Did you watch the premiere of Broad City last night? If you did, congratulations, I bet you had a good laugh. If not: YA SNOOZE YA LOSE, BRO...or you can just catch it on Hulu or in reruns and get into it a little later than the rest of us.
I've been following Broad City since it became a webseries in 2010 and was thrilled when it eventually got a TV development deal (it jumped around networks before finally settling at Comedy Central). I've been keenly invested in the show's success (probably a little too invested), so I can say with all creepy honesty that I tuned into the series premiere feeling a mix of anxiety and excitement. I don't know Broad City's stars and creators Abbi Jacobson and Ilana Glazer, but — having been a fan of their work for so long — I sort of feel like I do and I badly want them to succeed. (You're welcome for the support, ladies. I'm sure you couldn't have done it without me.)
There's a sort of second-hand embarrassment you can get when watching a friend perform or showcase something they created. If it's bad, you feel worse because you feel the failure of the person who made it. And that's the anxiety I (again, INAPPROPRIATELY) carried into watching the pilot episode of Broad City last night.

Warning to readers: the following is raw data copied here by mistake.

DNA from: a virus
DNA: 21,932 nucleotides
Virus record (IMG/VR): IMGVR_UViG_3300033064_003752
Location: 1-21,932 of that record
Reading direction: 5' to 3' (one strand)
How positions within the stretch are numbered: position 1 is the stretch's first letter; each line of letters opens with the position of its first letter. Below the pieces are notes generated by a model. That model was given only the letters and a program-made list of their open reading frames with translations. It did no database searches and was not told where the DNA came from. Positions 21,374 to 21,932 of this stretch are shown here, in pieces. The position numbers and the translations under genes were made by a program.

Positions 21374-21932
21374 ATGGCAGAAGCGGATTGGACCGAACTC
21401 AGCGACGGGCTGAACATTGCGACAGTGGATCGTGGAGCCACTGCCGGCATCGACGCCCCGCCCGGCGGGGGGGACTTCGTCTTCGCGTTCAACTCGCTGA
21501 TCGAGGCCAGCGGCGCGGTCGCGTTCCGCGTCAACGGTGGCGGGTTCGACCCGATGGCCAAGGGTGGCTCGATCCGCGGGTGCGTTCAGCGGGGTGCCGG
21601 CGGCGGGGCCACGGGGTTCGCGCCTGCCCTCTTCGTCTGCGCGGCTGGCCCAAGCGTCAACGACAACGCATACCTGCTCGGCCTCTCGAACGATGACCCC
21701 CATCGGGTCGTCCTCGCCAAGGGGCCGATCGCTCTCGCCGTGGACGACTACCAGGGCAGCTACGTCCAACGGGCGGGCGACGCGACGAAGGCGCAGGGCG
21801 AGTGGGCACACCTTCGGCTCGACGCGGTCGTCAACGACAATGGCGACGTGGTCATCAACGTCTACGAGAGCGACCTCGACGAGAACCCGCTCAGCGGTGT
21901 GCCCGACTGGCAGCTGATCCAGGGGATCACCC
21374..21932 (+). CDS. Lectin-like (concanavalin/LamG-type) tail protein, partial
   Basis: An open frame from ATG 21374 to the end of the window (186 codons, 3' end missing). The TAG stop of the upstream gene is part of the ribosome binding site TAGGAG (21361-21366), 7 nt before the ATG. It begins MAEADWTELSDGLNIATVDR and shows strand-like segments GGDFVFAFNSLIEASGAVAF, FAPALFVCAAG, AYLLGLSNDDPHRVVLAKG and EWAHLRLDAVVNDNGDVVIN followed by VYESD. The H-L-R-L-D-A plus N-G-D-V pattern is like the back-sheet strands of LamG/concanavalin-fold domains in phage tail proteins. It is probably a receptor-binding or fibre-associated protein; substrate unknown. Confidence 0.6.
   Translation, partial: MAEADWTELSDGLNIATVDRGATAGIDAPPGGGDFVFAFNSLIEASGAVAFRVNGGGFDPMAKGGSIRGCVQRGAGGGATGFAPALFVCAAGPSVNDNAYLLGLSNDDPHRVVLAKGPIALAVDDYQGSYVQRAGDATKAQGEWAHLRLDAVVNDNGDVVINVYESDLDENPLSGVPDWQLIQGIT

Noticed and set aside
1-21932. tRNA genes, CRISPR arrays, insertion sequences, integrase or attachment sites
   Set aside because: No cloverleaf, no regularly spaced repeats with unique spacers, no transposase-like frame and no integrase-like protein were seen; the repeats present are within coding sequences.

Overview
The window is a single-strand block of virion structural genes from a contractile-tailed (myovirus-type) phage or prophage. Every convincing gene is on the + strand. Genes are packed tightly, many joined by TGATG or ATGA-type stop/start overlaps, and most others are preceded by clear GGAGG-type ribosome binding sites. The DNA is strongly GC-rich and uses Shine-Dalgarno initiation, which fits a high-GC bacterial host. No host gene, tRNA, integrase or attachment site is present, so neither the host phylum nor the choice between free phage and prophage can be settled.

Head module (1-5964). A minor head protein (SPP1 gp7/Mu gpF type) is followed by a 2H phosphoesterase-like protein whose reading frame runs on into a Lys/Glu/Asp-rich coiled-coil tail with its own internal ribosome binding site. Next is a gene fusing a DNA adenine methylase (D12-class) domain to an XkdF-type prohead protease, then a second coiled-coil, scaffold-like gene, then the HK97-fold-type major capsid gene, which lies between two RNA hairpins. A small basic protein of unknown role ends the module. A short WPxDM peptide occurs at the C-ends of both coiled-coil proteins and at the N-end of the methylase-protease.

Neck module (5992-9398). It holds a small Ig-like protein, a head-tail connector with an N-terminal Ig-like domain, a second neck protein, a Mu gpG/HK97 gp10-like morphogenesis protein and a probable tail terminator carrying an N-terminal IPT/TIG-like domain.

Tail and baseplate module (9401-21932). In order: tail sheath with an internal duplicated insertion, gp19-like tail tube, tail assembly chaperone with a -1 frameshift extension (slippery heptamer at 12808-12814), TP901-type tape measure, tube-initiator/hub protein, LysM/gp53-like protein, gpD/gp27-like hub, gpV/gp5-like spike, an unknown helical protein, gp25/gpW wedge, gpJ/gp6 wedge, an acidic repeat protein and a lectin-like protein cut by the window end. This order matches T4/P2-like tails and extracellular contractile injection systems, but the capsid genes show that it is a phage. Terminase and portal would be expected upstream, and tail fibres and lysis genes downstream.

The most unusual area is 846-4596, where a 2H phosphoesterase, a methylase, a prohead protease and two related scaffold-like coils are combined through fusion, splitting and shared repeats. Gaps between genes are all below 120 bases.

Turns out, I had nothing to worry about. It was great (as one should expect from a show executive produced by Amy Poehler). The jokes were fresh, unexpected and edgy. The concept is a recognizable one: Jacobson and Glazer are best friends in the tradition of the Odd Couple. Jacobson is Type A (she's a janitor at Soul Cycle* who dreams of becoming a trainer; she schedules when she masturbates for better efficiency) and Glazer is Type...Z (she eats pizza in the bathroom after drunkenly barfing; she blows off her job at a Groupon-esque company with regularity). Glazer is the wild card who gets them into bizarre situations and Jacobson is the one who tries to fix it, but rarely succeeds. It's a set up we've seen before, but somehow — in the two comedians' hands — it all seems new.
Broad City already has a full season order and if the pilot is indicative of what's to come, that can only mean good news for us.
*I cannot fathom a worse job than this.